Activities – And, finally, one of the most unknown new components that Lotus Connections will put together: Activities. I could tell a whole bunch of different things about this really cool social computing initiative within Lotus Connections, but I think that for the time being I am just going to point out to you a paper, that Rob also mentioned in his weblog post: Activity Explorer: Activity-centric collaboration from research to product. And from there I am going to venture that this is potentially one of those social software components that will make you walk away from e-mail and just collaborate and share knowledge much closer with your colleagues, as opposed to just exchanging e-mail messages. Yes, that is right. Activities will take you away from e-mail and will help you collaborate with others in exactly the same way as collaboration was conceived in the first place: sharing information and knowledge with others in an open environment where everyone has got the same level of visibility and involvement.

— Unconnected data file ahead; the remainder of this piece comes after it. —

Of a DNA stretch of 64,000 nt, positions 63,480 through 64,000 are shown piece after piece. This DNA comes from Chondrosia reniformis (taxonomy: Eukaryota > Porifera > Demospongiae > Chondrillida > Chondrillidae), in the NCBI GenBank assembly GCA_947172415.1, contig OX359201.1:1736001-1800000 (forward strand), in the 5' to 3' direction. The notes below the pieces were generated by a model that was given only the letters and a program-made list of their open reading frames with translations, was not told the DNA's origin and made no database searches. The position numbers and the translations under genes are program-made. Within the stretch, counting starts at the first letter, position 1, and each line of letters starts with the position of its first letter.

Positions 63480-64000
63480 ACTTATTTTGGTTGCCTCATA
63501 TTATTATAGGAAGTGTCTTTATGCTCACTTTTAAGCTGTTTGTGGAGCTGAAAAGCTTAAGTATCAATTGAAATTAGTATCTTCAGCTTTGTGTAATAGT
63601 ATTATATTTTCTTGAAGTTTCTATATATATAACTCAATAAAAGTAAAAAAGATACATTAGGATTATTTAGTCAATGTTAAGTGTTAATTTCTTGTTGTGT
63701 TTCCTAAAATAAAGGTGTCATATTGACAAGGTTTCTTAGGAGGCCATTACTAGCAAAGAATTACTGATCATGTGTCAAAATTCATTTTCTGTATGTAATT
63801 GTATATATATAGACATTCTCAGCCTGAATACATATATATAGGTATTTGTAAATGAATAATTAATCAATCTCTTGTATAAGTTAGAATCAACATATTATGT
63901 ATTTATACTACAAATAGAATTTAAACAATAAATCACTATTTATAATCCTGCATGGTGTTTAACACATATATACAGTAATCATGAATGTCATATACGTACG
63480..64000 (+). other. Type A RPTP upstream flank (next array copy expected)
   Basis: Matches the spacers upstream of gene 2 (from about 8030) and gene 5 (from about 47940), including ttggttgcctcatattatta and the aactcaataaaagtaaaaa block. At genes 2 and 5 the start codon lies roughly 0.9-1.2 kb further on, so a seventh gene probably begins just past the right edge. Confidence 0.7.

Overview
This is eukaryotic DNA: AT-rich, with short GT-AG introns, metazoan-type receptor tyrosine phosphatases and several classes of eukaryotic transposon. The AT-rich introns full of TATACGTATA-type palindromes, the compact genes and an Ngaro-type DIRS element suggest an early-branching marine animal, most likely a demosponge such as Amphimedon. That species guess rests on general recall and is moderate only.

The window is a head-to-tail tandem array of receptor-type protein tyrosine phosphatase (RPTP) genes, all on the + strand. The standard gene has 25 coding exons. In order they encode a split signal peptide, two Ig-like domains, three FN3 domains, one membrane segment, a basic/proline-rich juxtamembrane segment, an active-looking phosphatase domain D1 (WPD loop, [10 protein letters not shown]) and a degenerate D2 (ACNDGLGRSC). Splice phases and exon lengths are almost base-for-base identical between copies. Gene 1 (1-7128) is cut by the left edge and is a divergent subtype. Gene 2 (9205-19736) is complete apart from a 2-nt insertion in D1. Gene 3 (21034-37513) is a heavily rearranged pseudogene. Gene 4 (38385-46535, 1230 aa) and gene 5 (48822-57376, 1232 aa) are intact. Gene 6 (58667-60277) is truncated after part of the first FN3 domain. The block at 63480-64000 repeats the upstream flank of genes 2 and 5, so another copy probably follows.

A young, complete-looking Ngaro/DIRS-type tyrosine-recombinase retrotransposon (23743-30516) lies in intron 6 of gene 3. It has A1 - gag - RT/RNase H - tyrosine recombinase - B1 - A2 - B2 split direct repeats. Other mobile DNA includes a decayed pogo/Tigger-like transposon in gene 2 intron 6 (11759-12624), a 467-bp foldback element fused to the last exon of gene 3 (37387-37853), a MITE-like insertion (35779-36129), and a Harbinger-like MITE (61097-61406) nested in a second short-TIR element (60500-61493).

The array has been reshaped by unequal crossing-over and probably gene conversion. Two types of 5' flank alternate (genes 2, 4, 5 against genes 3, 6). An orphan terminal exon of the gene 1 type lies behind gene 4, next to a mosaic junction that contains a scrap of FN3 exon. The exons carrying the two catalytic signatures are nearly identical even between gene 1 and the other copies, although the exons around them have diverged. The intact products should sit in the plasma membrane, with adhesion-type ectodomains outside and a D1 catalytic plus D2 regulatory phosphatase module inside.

Thus, as you can see, a good bunch of different components from the social computing space put together under the same single focal point of entry, something that not many other social software tools are currently providing. As time goes forward, and as I get to digest some other interesting weblog posts from Lotusphere 2007, I will actually be creating different weblog entries regarding each of the different components so that you have got the opportunity to discover much more as we come closer to the availability of the offering some time soon! Thus stay tuned for some more to come!